Prices for the category of milk used to make cheese is down 28 percent, while the type used for nonfat dry milk has fallen 34 percent since mid-January. Farmers are dumping their products without anywhere to sell them, with important buyers like restaurants and schools shuttered for weeks or months.
The industry has called on USDA to help fill the gap between dairy farmers struggling to sell their products and food banks, school feeding programs and other nutrition assistance efforts. In addition to such purchases, groups have proposed direct payments to dairy farmers and some form of reimbursement for dumped milk, among other ideas.
Similar proposals have been floated for specialty crops, like fresh fruits and vegetables, which are now being left to rot in some regions.
A coalition of produce groups including the Western Growers Association asked USDA to devote $5 billion to assisting their sector through purchase and distribution efforts and by directly offsetting losses for growers and dealers.
The potential price tag for supporting those specifically named groups is quickly adding up. Even local and regional agricultural markets like farmers markets and farm-to-school programs are facing more than $1 billion in losses, according to industry estimates. And of course, they’re not the only farm sectors in need of aid.
There’s also a heavy push to include ethanol producers in any relief program.
Midwestern senators this week asked Perdue to use some of the additional $14 billion in Commodity Credit Corporation spending power to keep the biofuel sector afloat. Gasoline consumption has plummeted, leaving ethanol prices in free fall and a growing number of plants shutting down or going idle. POET, the largest U.S. ethanol maker, just announced that it would idle three of its plants and postpone the opening of a new facility.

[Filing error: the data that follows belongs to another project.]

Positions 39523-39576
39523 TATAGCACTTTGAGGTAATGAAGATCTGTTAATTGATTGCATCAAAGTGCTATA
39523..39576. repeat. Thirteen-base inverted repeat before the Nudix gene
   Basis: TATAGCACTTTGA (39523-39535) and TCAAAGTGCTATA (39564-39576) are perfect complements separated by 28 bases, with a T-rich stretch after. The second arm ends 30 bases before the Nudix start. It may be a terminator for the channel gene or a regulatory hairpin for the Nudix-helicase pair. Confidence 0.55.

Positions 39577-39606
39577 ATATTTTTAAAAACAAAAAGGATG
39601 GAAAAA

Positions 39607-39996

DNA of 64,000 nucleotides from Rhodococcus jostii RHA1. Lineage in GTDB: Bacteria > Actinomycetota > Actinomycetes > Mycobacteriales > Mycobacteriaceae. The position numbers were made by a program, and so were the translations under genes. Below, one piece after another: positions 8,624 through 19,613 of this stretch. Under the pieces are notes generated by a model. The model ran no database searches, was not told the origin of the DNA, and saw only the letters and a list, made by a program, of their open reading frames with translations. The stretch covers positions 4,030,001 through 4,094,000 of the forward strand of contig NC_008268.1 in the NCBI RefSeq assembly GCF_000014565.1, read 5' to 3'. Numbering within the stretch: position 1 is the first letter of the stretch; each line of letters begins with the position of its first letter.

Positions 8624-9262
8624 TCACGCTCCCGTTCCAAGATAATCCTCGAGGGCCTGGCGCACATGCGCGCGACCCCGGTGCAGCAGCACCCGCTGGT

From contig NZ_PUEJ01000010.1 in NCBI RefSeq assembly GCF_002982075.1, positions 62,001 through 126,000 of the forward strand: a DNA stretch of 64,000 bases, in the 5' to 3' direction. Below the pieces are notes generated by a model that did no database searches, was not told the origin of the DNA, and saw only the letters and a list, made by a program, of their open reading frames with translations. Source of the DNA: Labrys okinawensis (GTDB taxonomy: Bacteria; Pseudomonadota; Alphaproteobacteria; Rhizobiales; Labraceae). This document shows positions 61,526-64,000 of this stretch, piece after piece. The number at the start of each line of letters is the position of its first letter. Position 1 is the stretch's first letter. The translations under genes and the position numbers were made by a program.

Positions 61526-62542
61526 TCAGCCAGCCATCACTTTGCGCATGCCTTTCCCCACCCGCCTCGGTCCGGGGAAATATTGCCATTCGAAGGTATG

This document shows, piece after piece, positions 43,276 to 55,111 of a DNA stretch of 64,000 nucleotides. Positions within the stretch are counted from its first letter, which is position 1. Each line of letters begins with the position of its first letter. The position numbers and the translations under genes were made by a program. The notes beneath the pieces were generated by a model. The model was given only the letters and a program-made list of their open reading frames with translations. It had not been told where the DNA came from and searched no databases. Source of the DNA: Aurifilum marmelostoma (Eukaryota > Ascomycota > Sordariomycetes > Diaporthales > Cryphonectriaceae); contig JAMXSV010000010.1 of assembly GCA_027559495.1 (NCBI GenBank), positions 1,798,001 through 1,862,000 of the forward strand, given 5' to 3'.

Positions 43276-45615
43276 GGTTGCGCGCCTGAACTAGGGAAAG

The biofuel market carnage, in turn, has brought down corn futures prices by about 15 percent since January, as ethanol plants purchase about 40 percent of the U.S. corn crop.
For now, the department is consulting with independent farm economists to size up the pandemic’s costs on commodity markets as officials try to figure out where cash is needed most.
Some analysts expect USDA will design a program similar to its trade relief payments since 2018. The department attempted to calculate the impact of retaliatory tariffs on specific commodity prices, and then reimbursed farmers based on the volume and variety of their production, or that of their county.
But determining financial damage specifically from the current economic shutdown could be trickier than calculating tariff effects, said Joseph Glauber, a senior research fellow at the International Food Policy Research Institute and former USDA chief economist.
“I am not sure how you would separate out price impacts from Covid versus other market factors,” Glauber told POLITICO. “My guess is that the distribution and amounts will look a lot like 2019.”
As with the trade bailout funds, the stimulus money could be distributed in multiple batches. That would allow Perdue to bolster reeling sectors that need money now while leaving room to adjust course as needed.
USDA could even use its additional spending power through the CCC to fund another round of trade aid itself, now that China has struggled to fulfill its promise to import eye-popping sums of U.S. farm goods as part of the “phase one” trade deal signed in January.
Doing so could allow officials to account for the financial impact of market factors beyond the coronavirus, like continued trade obstacles, and potentially reach other corners of agriculture in need of help.
For example, soybean futures prices haven’t fallen as steeply since January as other major crops like corn or cotton. But growers of the oilseed arguably were hit hardest by President Donald Trump’s trade war with Beijing, and they made out well under USDA’s trade relief program.
The department has not laid out a timeline for when it will announce details of the stimulus payments.
Liz Crampton contributed to this report.